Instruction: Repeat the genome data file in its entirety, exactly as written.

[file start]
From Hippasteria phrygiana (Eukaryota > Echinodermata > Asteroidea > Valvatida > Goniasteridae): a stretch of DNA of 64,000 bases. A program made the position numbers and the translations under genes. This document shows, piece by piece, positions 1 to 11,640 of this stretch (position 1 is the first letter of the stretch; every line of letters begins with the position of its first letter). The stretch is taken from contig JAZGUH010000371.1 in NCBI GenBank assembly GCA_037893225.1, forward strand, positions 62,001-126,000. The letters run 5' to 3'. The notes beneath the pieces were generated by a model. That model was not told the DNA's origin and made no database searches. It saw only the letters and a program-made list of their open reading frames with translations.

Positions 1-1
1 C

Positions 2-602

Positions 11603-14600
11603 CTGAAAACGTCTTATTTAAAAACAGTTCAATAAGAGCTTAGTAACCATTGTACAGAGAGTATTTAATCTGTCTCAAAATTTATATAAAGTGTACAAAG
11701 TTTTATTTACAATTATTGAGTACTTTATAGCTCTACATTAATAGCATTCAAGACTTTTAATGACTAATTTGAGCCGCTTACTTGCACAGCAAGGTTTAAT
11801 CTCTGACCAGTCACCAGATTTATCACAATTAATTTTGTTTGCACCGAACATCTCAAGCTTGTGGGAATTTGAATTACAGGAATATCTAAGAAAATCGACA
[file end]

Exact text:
From Hippasteria phrygiana (Eukaryota > Echinodermata > Asteroidea > Valvatida > Goniasteridae): a stretch of DNA of 64,000 bases. A program made the position numbers and the translations under genes. This document shows, piece by piece, positions 1 to 11,640 of this stretch (position 1 is the first letter of the stretch; every line of letters begins with the position of its first letter). The stretch is taken from contig JAZGUH010000371.1 in NCBI GenBank assembly GCA_037893225.1, forward strand, positions 62,001-126,000. The letters run 5' to 3'. The notes beneath the pieces were generated by a model. That model was not told the DNA's origin and made no database searches. It saw only the letters and a program-made list of their open reading frames with translations.

Positions 1-1
1 C

Positions 2-602

Positions 11603-14600
11603 CTGAAAACGTCTTATTTAAAAACAGTTCAATAAGAGCTTAGTAACCATTGTACAGAGAGTATTTAATCTGTCTCAAAATTTATATAAAGTGTACAAAG
11701 TTTTATTTACAATTATTGAGTACTTTATAGCTCTACATTAATAGCATTCAAGACTTTTAATGACTAATTTGAGCCGCTTACTTGCACAGCAAGGTTTAAT
11801 CTCTGACCAGTCACCAGATTTATCACAATTAATTTTGTTTGCACCGAACATCTCAAGCTTGTGGGAATTTGAATTACAGGAATATCTAAGAAAATCGACA